Written by Tony Isabella
Art by Clayton Henry, Yvel Guichet, Pete Pantazis, & Josh Reed
Edited by Harvey Richards and Jim Chadwick
Published by DC Comics
Release Date: April 4, 2018

Black Lightning’s back.

The clash between Jefferson and Tobias Whale comes to a head. After an exchange of blows and a timely villain speech, Tobias feels victory within his grasp, only to find that his foe has actually had the upper hand. Resolution seems to come easy at first, but it is soon revealed that, although one threat has been quelled, there are still issues to handle in Black Lightning’s Cleveland.

Cold Dead Hands is trying to manage multiple threads and levels at once. Yes, it is a rather traditional cape comic, but the infusion of social issues means that it has to take typical superhero thoroughfare and address deeper narratives that have to be taken carefully and seriously. While on the one hand, the story wraps up in a nice “All’s well that ends well” tone, yet it also gives adequate attention to community issues around race and violence.

From Tobias’ revelation of his plan to the assessment of police and community relations at the end of the story, destabilization and structures take up our attention. Tobias has an astute awareness of how varying systems work, including the fact that police fear of people of color holding power, particularly in the form of weapons, and the capitalist investment in community upheaval and friction with power structures. While these features did not take the express focus in this issue, they are present enough to be thought-provoking as a parallel to our own world.

Initially, a cop asks Jefferson if he’d like a ride after the take-down of Tobias Whale, indicating a shift from earlier interactions between the police and black folks, especially Jefferson. Had the story ended with this particular moment, I feel a lot of significance would have been lost. Instead, we get to see that things have changed to some degree, but the structural factors still manifest as oppression, lending a sense of realism to the story in that it recognizes that sometimes specific events can bring people together, while leaving the problem still festering underneath the momentary feelings of kumbuyah.

This issue really shows Tony Isabella leaning into the medium of cape comics. The preceding issues felt much more serious and grounded, and some of that is traded for a slightly more lighthearted, adventurous take on the mini-series. Such a shift is an interesting decision and ultimately one that is able to add levity to a story that could have ended on a more somber note. Either of these tonal bookends would have lead to a differing impact at the resolution of the miniseries, and Isabella chose one which allowed the presence of hope.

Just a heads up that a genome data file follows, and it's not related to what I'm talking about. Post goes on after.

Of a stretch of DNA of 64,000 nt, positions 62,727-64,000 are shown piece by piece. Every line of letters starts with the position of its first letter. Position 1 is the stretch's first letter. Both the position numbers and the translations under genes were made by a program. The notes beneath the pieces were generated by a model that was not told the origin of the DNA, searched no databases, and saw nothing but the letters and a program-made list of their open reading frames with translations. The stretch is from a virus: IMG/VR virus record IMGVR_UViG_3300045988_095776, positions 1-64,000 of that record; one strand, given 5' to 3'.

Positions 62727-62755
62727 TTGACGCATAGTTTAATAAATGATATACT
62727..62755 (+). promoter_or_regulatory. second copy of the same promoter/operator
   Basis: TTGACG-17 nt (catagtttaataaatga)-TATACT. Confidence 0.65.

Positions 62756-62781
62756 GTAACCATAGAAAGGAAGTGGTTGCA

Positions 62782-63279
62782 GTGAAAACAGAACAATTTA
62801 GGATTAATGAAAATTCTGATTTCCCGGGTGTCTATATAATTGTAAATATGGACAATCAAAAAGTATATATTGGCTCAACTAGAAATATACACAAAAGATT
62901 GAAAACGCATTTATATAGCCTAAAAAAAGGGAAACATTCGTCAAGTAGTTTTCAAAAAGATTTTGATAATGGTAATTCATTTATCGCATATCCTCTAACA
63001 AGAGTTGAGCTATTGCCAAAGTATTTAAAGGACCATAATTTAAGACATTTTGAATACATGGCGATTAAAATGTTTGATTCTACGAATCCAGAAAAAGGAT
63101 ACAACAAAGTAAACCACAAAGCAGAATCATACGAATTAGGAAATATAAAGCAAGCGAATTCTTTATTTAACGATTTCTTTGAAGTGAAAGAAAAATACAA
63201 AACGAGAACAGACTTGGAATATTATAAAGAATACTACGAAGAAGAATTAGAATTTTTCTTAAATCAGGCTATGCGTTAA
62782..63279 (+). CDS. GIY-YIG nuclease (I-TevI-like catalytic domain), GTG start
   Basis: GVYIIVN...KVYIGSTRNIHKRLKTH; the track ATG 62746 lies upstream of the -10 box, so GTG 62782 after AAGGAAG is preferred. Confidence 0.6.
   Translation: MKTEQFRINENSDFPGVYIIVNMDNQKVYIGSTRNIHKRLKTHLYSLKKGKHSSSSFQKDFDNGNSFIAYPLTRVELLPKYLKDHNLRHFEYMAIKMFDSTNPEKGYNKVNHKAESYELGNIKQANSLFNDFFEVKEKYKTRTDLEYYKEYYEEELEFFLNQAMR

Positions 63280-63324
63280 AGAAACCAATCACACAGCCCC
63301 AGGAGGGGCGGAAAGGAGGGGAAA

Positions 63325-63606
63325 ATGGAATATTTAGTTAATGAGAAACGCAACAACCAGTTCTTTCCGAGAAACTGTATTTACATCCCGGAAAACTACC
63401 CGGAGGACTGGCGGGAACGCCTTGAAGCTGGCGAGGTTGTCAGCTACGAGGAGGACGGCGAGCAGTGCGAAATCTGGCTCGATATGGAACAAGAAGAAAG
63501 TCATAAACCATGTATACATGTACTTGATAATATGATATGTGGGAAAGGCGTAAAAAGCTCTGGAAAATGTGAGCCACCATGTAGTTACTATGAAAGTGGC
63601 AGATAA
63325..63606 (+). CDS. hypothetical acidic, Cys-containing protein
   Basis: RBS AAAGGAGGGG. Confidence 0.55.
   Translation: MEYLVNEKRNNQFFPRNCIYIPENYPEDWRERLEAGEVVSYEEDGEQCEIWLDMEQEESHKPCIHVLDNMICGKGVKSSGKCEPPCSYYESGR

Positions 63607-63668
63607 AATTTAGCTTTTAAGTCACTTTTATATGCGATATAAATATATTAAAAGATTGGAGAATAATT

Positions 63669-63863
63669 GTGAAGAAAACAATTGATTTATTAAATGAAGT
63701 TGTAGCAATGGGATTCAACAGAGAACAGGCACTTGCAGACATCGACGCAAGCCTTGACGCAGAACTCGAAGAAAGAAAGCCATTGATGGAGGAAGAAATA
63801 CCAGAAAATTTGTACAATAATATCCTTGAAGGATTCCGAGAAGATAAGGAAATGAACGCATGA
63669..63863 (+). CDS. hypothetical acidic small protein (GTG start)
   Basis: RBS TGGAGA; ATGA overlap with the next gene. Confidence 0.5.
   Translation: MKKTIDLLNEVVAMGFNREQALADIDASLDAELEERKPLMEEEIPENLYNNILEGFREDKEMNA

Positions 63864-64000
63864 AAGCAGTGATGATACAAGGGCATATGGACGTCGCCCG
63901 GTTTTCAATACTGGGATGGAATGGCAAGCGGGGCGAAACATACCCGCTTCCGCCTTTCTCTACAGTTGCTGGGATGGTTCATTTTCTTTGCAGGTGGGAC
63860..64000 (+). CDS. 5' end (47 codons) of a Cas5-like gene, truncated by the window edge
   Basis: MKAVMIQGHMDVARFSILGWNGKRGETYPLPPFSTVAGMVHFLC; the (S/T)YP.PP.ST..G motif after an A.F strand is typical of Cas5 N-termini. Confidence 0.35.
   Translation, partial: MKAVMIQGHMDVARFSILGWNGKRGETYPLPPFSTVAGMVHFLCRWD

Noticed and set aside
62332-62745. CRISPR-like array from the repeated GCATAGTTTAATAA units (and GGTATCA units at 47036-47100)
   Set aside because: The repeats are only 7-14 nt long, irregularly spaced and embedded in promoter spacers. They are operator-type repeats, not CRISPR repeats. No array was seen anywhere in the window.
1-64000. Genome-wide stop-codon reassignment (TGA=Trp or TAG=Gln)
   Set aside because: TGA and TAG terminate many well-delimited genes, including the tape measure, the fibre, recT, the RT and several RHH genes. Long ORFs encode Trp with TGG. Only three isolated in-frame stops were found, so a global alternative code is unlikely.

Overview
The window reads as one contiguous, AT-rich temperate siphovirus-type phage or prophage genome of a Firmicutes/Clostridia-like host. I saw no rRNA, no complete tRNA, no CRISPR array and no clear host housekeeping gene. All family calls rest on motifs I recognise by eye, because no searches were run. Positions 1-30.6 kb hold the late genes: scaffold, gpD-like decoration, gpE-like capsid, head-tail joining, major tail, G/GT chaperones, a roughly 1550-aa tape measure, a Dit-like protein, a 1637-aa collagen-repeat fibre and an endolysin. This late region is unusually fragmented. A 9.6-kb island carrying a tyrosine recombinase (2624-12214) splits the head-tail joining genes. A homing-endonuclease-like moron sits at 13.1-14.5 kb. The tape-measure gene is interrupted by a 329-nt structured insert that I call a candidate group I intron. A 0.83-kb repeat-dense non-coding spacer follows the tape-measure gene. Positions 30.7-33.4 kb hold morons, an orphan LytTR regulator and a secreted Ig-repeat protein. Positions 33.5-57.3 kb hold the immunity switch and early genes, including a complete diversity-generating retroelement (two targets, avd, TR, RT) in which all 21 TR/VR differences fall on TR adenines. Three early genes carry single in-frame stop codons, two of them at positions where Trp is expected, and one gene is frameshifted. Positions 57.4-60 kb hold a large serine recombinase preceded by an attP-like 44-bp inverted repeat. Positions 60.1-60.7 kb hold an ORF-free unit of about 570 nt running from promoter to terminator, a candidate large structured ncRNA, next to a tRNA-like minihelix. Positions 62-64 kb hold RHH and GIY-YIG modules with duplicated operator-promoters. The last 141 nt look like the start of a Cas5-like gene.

The appearance of Cyborg and Flash fits within this hopeful theme and they serve as a sort of climax before Jefferson discusses how things have really changed for his home. Isabella may not have hit on racial politics as hard in this final issue, but there is enough attention paid to the reality that the more things change, the more they stay the same. Hand in hand with a budding optimism in Cleveland is the understanding that social undercurrents re-emerge and problems are not always so insular or easily dealt with.

Clayton Henry and Yvel Guichet almost make this story feel playful. Tobias is a disparate image as a menacing and powerful figure, though this visage does not last long as Jefferson begins to fight back. Characters almost feel comedic in the first half of the issue, ascending from uncertainty to gaining an advantage in a longer struggle. In the latter half of the issue, as story elements are coalescing, Henry and Guichet cast people as introspective, a signal to the surprising final page and an open future for Jefferson and his role in the DC Universe.

Pete Pantazis’ colors are bright and buoyant, lightening a situation that appears dire once the story begins. As Tobias towers over Jefferson, their environment is clad in energetic and aggressive warmth, but once the tide turns so does the color scheme. That first purple flash is a sign of change, illuminating Jefferson and Usagi. From this point, the story becomes increasingly bright. Toward the end, Pantazis begins to darken the colors, working alongside the contemplative nature of the issue’s finale. Tracking the story just through this layer of storytelling is an adventure in itself.

Though the meta-commentary was a bit on the nose throughout the issue, Cold Dead Hands ends on a satisfying note. It doesn’t seem to dive as deep into social politics as its preceding issues, and I do feel there was enough room to make such a thing happen, but it does bring things together in a manner that does not ignore structural and systemic racism and that works within a DC tradition of folding a story into a universal narrative.

I’ve enjoyed this comic and it was refreshing from start to finish. I’d love to see Jefferson in a more long-form context, but these creators set out to tell a story that works within this window and that still manages to touch on realities faced by black and brown bodies, as well as how these could believably intersect with super-heroics.

The Verdict: 9.5/10


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